As a consequence of the split of the Roman Empire, the rise of Christianity, and the eventual religious schism in 1054 that divided Christendom into a Western Latin half and an Eastern Orthodox half, Greece became an intellectual and [End Page 72] political backwater. Knowledge of the Greek language, Greek philosophy, and classical culture practically died out in the West, as Latin learning and culture became the new foundations of society. Familiarity with Greek geography also waned as biblical locations were given greater prominence on maps, and travelers from the West no longer visited Greece.2 Instead, ecclesiastical and secular envoys, merchants, and an ever increasing number of pilgrims from the West traveled through Greece on their way to the Holy Land during the Byzantine and Venetian eras (ca. eleventh to sixteenth centuries). Of the two routes, the southern and more favored one took travelers from Italy through the Southern Aegean with scheduled stopovers at Kythera, Crete, and Rhodes.3 Along this route, it is likely that pilgrims also stopped at some of the Cycladic islands to supplement their water and food provisions. However, traces of these visits are scant in literary sources (e.g., Wilhelm von Boldensele, who visited in 1332, and Niccolo da Martoni, who traveled during the 1390s). It is only toward the end of the fourteenth century (particularly through the influence of the Italian Renaissance) that Western scholars began to appreciate the cultural importance of Byzantine Greece again and to develop an interest in the classical Greek past.4 Travel to Greece itself (with the aim of exploring and recording its antiquities) is first documented in the fifteenth century with the Commentarii by Cyriac of Ancona (1440s)5 and the Liber Insularum Archipelagi ([1420] 1824) by Cristofero Buondelmonti.6 Buondelmonti mentions seventy-five islands, only some of which he actually visited himself. He also prepared the first detailed maps of the region, which he presented to Cardinal Orsini in 1420. In addition to providing the very first maps of the Cyclades, Buondelmonti was also interested in the ancient archaeological statues and temples that he describes in detail and interprets according to ancient Greek mythology.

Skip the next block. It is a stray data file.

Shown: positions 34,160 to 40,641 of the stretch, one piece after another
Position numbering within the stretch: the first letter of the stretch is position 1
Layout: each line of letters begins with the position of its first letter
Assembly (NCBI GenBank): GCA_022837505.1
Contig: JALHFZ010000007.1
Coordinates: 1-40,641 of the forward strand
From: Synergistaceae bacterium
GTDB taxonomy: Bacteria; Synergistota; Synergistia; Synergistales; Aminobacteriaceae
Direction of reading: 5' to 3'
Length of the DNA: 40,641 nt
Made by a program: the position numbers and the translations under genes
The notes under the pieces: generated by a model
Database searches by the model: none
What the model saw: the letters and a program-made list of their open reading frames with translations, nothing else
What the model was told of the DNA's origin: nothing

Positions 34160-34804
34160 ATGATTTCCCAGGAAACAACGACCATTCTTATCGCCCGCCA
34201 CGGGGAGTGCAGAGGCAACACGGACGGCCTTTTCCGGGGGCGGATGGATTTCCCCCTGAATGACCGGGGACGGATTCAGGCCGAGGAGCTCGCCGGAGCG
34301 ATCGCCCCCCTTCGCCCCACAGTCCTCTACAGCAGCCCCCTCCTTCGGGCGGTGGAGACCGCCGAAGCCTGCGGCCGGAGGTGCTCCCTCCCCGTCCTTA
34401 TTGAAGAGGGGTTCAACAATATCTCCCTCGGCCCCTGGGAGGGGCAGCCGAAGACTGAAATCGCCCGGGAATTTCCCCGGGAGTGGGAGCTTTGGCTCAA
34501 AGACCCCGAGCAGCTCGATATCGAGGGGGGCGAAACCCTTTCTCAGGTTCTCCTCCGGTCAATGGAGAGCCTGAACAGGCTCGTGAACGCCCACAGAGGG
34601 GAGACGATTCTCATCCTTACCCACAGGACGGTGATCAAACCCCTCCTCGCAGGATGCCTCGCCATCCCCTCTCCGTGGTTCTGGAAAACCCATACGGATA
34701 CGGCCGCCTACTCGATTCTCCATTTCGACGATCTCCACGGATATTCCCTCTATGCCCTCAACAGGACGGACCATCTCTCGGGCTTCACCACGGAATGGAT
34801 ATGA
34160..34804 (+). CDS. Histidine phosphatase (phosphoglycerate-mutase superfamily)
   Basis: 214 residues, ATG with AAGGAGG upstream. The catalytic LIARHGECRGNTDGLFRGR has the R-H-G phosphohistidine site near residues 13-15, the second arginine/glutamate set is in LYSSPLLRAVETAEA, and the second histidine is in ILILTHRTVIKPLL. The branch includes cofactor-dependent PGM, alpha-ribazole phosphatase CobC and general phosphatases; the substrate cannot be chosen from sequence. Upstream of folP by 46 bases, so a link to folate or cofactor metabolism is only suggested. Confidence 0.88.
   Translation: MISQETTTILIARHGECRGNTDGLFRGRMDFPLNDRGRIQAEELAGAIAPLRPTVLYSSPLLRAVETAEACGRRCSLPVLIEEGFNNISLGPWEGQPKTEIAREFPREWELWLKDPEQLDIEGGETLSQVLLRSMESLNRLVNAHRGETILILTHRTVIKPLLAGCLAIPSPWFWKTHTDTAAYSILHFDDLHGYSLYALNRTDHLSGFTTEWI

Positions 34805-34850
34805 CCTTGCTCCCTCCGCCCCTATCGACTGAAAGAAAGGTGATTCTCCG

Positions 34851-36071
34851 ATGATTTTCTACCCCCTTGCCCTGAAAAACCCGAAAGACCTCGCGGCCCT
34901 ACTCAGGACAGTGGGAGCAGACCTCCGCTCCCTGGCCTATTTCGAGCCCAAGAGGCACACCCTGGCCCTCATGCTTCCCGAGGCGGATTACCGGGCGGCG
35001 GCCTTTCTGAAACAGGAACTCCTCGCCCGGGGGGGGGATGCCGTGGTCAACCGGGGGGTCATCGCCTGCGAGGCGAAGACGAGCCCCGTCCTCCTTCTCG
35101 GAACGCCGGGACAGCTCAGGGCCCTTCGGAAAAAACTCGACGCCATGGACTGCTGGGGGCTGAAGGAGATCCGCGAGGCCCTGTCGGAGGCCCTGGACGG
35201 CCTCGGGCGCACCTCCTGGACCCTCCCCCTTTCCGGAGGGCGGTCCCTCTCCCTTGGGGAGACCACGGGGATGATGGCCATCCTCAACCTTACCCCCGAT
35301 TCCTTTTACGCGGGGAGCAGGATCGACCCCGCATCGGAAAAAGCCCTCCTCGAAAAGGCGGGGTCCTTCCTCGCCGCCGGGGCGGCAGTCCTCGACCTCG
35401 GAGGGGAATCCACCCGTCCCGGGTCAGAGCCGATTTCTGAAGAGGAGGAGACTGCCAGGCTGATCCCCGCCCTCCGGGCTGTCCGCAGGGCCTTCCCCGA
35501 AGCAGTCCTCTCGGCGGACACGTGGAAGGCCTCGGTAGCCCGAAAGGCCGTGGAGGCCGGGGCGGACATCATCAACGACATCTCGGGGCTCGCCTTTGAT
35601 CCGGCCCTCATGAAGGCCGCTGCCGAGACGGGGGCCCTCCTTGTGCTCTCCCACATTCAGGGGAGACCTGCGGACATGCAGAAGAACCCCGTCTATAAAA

The Ottoman Period